Robert Kehrer worked for 12 years as a molecular geneticist identifying disease genes by building very large family pedigrees. He has an MBA and worked for 7 years at Apple managing strategic alliances and driving market strategy in the sciences.
For the last 5 years Robert has worked for FamilySearch as a product manager in the Family History Library, overseeing the public APIs, and managing the development of FamilySearch.org beta. He is currently the senior product manager of search technologies for FamilySearch.
Presenting: FamilySearch: Effective Search Techniques and Sound Research Practices
- Types of data searched at FamilySearch
- Historical Documents, Lineage linked conclusion data, FamilySearch Catalog, Scanned Books
- How data is acquired, made searchable, it’s accuracy, location coverages
- Searching name indicies
- Browsing record images
- Sound research practices
- Dealing with name spelling variations
- Researching an entire family, not a single individual
- A single surname deep study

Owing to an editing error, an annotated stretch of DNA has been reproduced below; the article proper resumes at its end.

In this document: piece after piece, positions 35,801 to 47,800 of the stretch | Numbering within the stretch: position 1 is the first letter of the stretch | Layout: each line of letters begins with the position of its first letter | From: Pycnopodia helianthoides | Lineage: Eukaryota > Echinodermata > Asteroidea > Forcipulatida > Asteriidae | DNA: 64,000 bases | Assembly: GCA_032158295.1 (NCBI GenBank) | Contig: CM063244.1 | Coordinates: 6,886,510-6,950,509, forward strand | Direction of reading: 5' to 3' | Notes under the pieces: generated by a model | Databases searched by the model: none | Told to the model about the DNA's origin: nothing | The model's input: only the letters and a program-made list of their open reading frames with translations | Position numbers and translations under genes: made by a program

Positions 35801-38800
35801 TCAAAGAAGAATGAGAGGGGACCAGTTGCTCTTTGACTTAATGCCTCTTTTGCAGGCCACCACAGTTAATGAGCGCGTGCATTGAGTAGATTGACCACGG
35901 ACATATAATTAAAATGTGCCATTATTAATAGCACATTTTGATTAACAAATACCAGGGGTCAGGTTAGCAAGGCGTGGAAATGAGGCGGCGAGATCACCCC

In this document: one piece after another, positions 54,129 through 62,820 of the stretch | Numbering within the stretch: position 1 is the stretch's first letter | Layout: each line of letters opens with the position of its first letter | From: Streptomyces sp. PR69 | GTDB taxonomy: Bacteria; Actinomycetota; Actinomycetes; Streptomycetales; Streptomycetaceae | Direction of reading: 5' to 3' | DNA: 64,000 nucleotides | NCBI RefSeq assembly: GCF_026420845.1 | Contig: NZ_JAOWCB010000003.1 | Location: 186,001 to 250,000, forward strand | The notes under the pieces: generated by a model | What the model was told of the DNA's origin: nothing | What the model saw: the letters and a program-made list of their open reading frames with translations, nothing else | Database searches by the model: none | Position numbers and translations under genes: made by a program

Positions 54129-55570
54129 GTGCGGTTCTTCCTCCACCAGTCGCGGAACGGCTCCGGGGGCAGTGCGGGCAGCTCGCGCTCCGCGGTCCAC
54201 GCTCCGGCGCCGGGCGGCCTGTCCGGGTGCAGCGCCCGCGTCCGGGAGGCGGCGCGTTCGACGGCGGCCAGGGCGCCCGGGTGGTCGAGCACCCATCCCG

- The FamilySearch Wiki
Sharon D Monson has extensive research experience in courthouses, repositories, and the Family History Library spanning 30+ years. Specializing in the Southern US region, where burned out counties and loss of records is the norm, she has learned to dig “deeper” and polish the skills necessary to find missing documentation.
As a Residential Appraiser for most of her life, she has learned to pay attention to details. Examining what doesn’t look right, or what appears to be in the wrong place will often yield that previously missed clue. She feels it is extremely important to use accurate information to support family data.
As the founder of GenSearch and more, her vision is to teach younger people how to search for their families. So that no one gets left out, she also plans to teach those who aren’t tech savvy how to use new technology in their search for ancestors.
- Combining History & Genealogy, A Successful ResearchTool: A vast amount of genealogical records have been created as a result of historical events. A study of the Social, Political, and Economic conditions in any given area of interest will yield significant clues for ancestral research.
Register for this great conference here.